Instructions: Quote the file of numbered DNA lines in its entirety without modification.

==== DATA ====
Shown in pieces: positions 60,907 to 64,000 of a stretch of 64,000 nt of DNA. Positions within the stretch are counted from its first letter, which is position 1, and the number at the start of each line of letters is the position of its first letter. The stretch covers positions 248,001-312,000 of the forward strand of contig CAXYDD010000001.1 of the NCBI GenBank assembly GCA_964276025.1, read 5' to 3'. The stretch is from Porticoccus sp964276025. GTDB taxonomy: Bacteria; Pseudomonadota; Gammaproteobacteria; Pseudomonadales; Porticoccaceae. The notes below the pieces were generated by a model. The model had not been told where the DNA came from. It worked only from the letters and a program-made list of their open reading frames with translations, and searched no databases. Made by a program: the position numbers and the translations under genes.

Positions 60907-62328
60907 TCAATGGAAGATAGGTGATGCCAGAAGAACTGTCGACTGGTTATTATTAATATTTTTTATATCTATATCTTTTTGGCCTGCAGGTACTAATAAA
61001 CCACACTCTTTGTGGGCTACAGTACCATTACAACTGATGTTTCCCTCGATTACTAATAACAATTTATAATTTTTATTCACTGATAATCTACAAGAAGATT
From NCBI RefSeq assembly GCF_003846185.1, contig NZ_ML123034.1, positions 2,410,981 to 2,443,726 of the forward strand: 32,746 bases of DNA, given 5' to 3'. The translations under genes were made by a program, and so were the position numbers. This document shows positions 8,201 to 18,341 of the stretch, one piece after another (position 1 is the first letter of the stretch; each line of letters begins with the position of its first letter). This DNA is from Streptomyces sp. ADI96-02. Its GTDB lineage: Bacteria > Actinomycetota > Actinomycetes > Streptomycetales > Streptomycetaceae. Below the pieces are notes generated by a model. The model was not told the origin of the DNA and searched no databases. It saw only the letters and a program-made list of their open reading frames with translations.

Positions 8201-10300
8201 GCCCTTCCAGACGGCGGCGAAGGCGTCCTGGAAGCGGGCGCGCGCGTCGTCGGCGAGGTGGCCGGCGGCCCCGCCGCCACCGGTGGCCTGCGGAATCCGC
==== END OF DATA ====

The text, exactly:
Shown in pieces: positions 60,907 to 64,000 of a stretch of 64,000 nt of DNA. Positions within the stretch are counted from its first letter, which is position 1, and the number at the start of each line of letters is the position of its first letter. The stretch covers positions 248,001-312,000 of the forward strand of contig CAXYDD010000001.1 of the NCBI GenBank assembly GCA_964276025.1, read 5' to 3'. The stretch is from Porticoccus sp964276025. GTDB taxonomy: Bacteria; Pseudomonadota; Gammaproteobacteria; Pseudomonadales; Porticoccaceae. The notes below the pieces were generated by a model. The model had not been told where the DNA came from. It worked only from the letters and a program-made list of their open reading frames with translations, and searched no databases. Made by a program: the position numbers and the translations under genes.

Positions 60907-62328
60907 TCAATGGAAGATAGGTGATGCCAGAAGAACTGTCGACTGGTTATTATTAATATTTTTTATATCTATATCTTTTTGGCCTGCAGGTACTAATAAA
61001 CCACACTCTTTGTGGGCTACAGTACCATTACAACTGATGTTTCCCTCGATTACTAATAACAATTTATAATTTTTATTCACTGATAATCTACAAGAAGATT
From NCBI RefSeq assembly GCF_003846185.1, contig NZ_ML123034.1, positions 2,410,981 to 2,443,726 of the forward strand: 32,746 bases of DNA, given 5' to 3'. The translations under genes were made by a program, and so were the position numbers. This document shows positions 8,201 to 18,341 of the stretch, one piece after another (position 1 is the first letter of the stretch; each line of letters begins with the position of its first letter). This DNA is from Streptomyces sp. ADI96-02. Its GTDB lineage: Bacteria > Actinomycetota > Actinomycetes > Streptomycetales > Streptomycetaceae. Below the pieces are notes generated by a model. The model was not told the origin of the DNA and searched no databases. It saw only the letters and a program-made list of their open reading frames with translations.

Positions 8201-10300
8201 GCCCTTCCAGACGGCGGCGAAGGCGTCCTGGAAGCGGGCGCGCGCGTCGTCGGCGAGGTGGCCGGCGGCCCCGCCGCCACCGGTGGCCTGCGGAATCCGC